Slaughter and Processing in the United States: Oversight and Requirements
The processing of livestock- which includes animals such as cattle, sheep, swine, and goats- is governed on a national level by the Federal Meat Inspection Act. Similarly, the processing of poultry, including chickens, turkeys, ducks and geese is governed by the Poultry Products Inspection Act. In those laws, USDA-FSIS is given primary authority for oversight of meat products that will be offered for sale. That authority, however, may be designated to a state agency in those states that chose to apply for such authority, as long as the state requirements are “at least equal to” those enforced by USDA-FSIS.
As a result, state meat inspection programs, in those states that have implemented them, add another layer of laws and regulations to meat slaughter and processing requirements. The resulting difference between the two approaches is that state inspection programs- with some exceptions- only allow for meat processed in these facilities to be sold within the state while FSIS inspected facilities can export meat to other states. Further, exceptions and exclusions such as those for custom slaughter plants and small poultry processing facilities may change the processing oversight and requirements even further.
Because of these variations, the requirements that processors must follow differ significantly depending on what services they intend to provide, who their customers are and in what state they operate. Small differences between processing facilities in the same area, such as one facility offering to smoke meat, can cause significant regulatory and inspection differences between the two facilities.
This webinar will discuss:
- The general outline of authority for slaughter and processing of meat and poultry
- The effective differences between state and federal processing oversight, including custom exempt slaughter
- Proposed federal bills that might change processing requirements in the United States
- Additional challenges facing small meat processors
Time and Date:
Wednesday, June 3rd, 2020
12:00 – 1:00 (EST)
This webinar is offered free of charge and is limited to the first 100 registrants. It is recommended that you test your computer for software compatibility prior to the webinar by clicking here.
Rusty Rumley is a Senior Staff Attorney at the National Agricultural Law Center. He was born and raised on a family farm in Cogar, Oklahoma. He graduated from Oklahoma State University with a B.S. in AgriBusiness and earned his juris doctor from the University of Oklahoma. After law school, Rusty earned his LL.M in Agricultural Law at the University of Arkansas. He is licensed to practice law in the states of Oklahoma and Michigan. Rusty has published law review articles discussing the future application of special use valuation for inherited farmland, “right to farm” statutes, and the enforcement of animal cruelty statutes by private organizations. He has also written on landowner liability, agritourism, food labeling, local food production, business organizations, crop insurance, estate planning, leasing, and other land use topics in his work at the Center. Further, Rusty presents around the country to producer, consumer, extension, industry and legal groups on an array of topics. His primary areas of interest are in estate planning, taxation, business organizations, landowner liability, leasing and agritourism.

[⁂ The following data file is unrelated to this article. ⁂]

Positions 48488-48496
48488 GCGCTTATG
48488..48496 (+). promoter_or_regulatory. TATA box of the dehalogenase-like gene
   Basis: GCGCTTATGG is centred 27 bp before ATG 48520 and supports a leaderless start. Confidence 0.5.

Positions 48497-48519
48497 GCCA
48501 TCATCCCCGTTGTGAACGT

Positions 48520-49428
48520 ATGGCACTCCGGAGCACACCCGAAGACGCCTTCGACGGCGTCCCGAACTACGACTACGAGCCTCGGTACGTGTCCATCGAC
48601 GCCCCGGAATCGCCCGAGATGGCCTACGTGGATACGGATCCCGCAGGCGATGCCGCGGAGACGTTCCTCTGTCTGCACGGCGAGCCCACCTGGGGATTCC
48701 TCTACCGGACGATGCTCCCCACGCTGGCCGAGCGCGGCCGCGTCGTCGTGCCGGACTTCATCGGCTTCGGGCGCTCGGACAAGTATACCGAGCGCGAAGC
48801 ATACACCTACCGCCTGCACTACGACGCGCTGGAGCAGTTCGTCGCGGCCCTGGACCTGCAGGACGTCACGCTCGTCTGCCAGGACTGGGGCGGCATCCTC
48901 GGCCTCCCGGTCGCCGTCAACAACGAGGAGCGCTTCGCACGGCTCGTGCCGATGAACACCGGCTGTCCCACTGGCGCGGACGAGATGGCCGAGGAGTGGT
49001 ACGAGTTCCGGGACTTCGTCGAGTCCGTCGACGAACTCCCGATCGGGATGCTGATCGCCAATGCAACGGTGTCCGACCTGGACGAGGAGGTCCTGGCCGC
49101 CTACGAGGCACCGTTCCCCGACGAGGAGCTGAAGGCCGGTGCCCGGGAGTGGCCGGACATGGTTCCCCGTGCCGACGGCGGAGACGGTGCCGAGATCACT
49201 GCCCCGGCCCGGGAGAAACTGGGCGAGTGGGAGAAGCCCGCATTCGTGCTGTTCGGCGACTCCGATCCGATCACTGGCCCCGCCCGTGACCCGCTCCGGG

Elizabeth Rumley is a Senior Staff Attorney at the National Agricultural Law Center in Fayetteville, Arkansas. At the Center, her primary research and scholarship focus is on legal issues in animal agriculture, and she frequently lectures on those issues and others to audiences nationwide. She has developed and is teaching a graduate/undergraduate level course on legal issues in animal agriculture at the University of Arkansas. Additionally, she teaches a course on Environmental Law in the Bumpers College. Further, she has co-taught a course covering “Animals and Agricultural Production, Law and Policy” at the University of Nebraska College of Law and the University of Oklahoma College of Law. She is licensed to practice law in Michigan, Ohio, and Oklahoma after earning her B.A. from Michigan State University, her J.D. cum laude from the University of Toledo College of Law, and her LL.M. in Agricultural Law from the University of Arkansas School of Law.
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